A Strategy For Finding Time To Write

Our movement needs the voices of women like you. You are the one to refute the claims that it’s a “war on women” if nuns don’t pay for birth control. You are the one who can share a different perspective against a media onslaught promoting abortion, casual sex, and other terrible choices for women.

You CAN write a publishable article in the same time it takes to make dinner and watch a few episodes of HGTV.

Here’s your strategy.

  1. Limit yourself to a block of time. Many experts believe that focused attention—the kind required to write a thoughtful article—is possible only using limited blocks of time…perhaps about an hour and a half.
  2. If need be, get a helping hand for your “blocks”. You will need approximately two half-hour blocks and one 90 minute block to write an article, with two 15 minute breaks in between. If you have kid ask for help for these specific periods. If you work, blow off happy hour, turn off your phone for one night, eat leftovers and ask your husband/roommate/friends to do what needs doing.
  3. Go somewhere quiet and private. Wherever YOUR private place is..with noise levels you like, and with all Internet distractions off limits

Your Timetable

  • Take 30-60 minutes to research and sketch ideas.

After you’re on fire with an idea for an article, it should only take you about 30 minutes to identify your main points, get a few basic facts, and have a preliminary sketch of what you really want to say.

If you work in an office, you can schedule this 30-minute research and ideas sketching session during your lunch break. If you’re home with children, this can get done during naptime.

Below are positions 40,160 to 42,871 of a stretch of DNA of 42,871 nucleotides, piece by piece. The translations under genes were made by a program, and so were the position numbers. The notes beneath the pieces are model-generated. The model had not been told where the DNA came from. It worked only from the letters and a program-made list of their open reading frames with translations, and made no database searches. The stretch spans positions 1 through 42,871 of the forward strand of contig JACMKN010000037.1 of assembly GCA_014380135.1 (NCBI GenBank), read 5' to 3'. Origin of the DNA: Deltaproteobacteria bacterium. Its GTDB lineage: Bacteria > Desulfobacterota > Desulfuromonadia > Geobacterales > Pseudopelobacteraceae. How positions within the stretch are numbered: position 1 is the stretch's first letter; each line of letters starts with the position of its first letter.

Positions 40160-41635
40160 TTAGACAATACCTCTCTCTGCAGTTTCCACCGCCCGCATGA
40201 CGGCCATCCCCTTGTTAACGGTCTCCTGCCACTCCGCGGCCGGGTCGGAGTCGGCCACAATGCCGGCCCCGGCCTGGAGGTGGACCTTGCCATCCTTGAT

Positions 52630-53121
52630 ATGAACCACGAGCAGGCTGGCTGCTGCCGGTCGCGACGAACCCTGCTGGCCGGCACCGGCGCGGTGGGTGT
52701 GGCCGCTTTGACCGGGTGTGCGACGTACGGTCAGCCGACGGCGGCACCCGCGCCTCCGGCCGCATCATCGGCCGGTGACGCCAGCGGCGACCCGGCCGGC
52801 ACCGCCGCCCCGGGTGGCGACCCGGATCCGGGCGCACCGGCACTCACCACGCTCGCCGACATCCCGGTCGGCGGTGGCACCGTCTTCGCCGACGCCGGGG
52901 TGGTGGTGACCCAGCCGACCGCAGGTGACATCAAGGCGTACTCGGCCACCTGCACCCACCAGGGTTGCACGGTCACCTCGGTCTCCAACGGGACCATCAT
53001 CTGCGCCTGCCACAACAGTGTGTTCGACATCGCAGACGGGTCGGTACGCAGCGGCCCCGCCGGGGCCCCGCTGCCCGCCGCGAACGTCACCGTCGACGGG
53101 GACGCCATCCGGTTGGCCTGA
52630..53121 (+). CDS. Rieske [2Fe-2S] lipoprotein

• Find a 90-minute block to write your first draft.

90 minutes has been identified by some authors as the ideal amount of time to do “deep thinking” and focused writing before needing a break. I have found that unless you are telling a personal story (which requires less time) a 90-minute block is what it takes to write between 500-900 “good” words.

Some women like to write an outline before writing, sketching out their overall thesis (or main point), supporting points, and conclusion. Then they “fill in” the outline.

Some women (myself included) “think as they write.” For us, it is better to just get all our thoughts on paper and then make sense of it, adding supporting facts and organizing it as we go. At first it might just be a “brain dump”, but this can work! Soon, you will find patterns and can connect them in a way that makes sense. You can edit what doesn’t “fit” later.

  • Take a 30-60 minute block to finalize and proofread before pitching.

This 30-90 minute session can be done either after a short break from your first writing session, or the following morning before work or the kids wake up.

Use this time to clean up your article and view it with fresh eyes. Time spent tweaking sentences to your satisfaction will vary, but as long as your paragraphs are grammatically and factually correct, don’t stress!

Adding citations or links to facts you’ve quoted is important if you are using statistics or other facts in your article. A final spelling, grammar, and typo check is also essential to make sure you have a clean copy to send to your editor. Read it aloud to yourself or friend or husband, or print it out and correct it yourself or get a friend to help.

Then write and send an email pitching it to the editor at the paper or media outlet where you want to publish! Either contact your local paper or reach out to WSFT if you need help.

All in all, it should only take you a few hours to complete a piece. You might spark an insight in a reader who never saw things your way before!

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